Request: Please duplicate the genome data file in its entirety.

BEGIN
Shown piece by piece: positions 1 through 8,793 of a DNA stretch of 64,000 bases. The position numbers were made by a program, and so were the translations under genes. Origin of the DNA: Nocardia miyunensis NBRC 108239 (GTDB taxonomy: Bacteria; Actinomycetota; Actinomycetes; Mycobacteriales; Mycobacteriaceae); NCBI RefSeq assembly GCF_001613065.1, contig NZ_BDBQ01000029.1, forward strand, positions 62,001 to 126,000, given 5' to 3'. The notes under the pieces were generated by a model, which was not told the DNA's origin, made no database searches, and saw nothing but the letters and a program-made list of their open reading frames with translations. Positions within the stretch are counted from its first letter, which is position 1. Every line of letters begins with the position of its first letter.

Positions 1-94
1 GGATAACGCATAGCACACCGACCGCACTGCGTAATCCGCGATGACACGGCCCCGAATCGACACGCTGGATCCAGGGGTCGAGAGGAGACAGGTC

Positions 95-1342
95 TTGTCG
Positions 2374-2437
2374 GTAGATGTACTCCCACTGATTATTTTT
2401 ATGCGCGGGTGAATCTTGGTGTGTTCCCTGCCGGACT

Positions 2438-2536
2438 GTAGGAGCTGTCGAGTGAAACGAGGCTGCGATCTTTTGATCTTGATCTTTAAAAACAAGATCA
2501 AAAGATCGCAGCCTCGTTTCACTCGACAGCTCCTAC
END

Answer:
Shown piece by piece: positions 1 through 8,793 of a DNA stretch of 64,000 bases. The position numbers were made by a program, and so were the translations under genes. Origin of the DNA: Nocardia miyunensis NBRC 108239 (GTDB taxonomy: Bacteria; Actinomycetota; Actinomycetes; Mycobacteriales; Mycobacteriaceae); NCBI RefSeq assembly GCF_001613065.1, contig NZ_BDBQ01000029.1, forward strand, positions 62,001 to 126,000, given 5' to 3'. The notes under the pieces were generated by a model, which was not told the DNA's origin, made no database searches, and saw nothing but the letters and a program-made list of their open reading frames with translations. Positions within the stretch are counted from its first letter, which is position 1. Every line of letters begins with the position of its first letter.

Positions 1-94
1 GGATAACGCATAGCACACCGACCGCACTGCGTAATCCGCGATGACACGGCCCCGAATCGACACGCTGGATCCAGGGGTCGAGAGGAGACAGGTC

Positions 95-1342
95 TTGTCG
Positions 2374-2437
2374 GTAGATGTACTCCCACTGATTATTTTT
2401 ATGCGCGGGTGAATCTTGGTGTGTTCCCTGCCGGACT

Positions 2438-2536
2438 GTAGGAGCTGTCGAGTGAAACGAGGCTGCGATCTTTTGATCTTGATCTTTAAAAACAAGATCA
2501 AAAGATCGCAGCCTCGTTTCACTCGACAGCTCCTAC